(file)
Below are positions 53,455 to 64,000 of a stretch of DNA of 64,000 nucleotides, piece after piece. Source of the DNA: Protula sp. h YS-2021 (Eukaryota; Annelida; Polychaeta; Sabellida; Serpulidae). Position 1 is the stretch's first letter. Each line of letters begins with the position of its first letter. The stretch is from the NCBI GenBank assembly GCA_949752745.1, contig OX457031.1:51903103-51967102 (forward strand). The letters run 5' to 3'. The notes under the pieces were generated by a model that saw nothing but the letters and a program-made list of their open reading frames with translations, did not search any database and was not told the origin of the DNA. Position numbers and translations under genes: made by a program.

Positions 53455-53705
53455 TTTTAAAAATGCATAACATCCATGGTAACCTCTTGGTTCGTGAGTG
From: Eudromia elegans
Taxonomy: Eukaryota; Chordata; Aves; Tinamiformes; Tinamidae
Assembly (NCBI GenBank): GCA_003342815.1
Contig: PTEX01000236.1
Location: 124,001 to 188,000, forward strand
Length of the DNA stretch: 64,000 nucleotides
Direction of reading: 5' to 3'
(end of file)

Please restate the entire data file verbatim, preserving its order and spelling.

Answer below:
Below are positions 53,455 to 64,000 of a stretch of DNA of 64,000 nucleotides, piece after piece. Source of the DNA: Protula sp. h YS-2021 (Eukaryota; Annelida; Polychaeta; Sabellida; Serpulidae). Position 1 is the stretch's first letter. Each line of letters begins with the position of its first letter. The stretch is from the NCBI GenBank assembly GCA_949752745.1, contig OX457031.1:51903103-51967102 (forward strand). The letters run 5' to 3'. The notes under the pieces were generated by a model that saw nothing but the letters and a program-made list of their open reading frames with translations, did not search any database and was not told the origin of the DNA. Position numbers and translations under genes: made by a program.

Positions 53455-53705
53455 TTTTAAAAATGCATAACATCCATGGTAACCTCTTGGTTCGTGAGTG
From: Eudromia elegans
Taxonomy: Eukaryota; Chordata; Aves; Tinamiformes; Tinamidae
Assembly (NCBI GenBank): GCA_003342815.1
Contig: PTEX01000236.1
Location: 124,001 to 188,000, forward strand
Length of the DNA stretch: 64,000 nucleotides
Direction of reading: 5' to 3'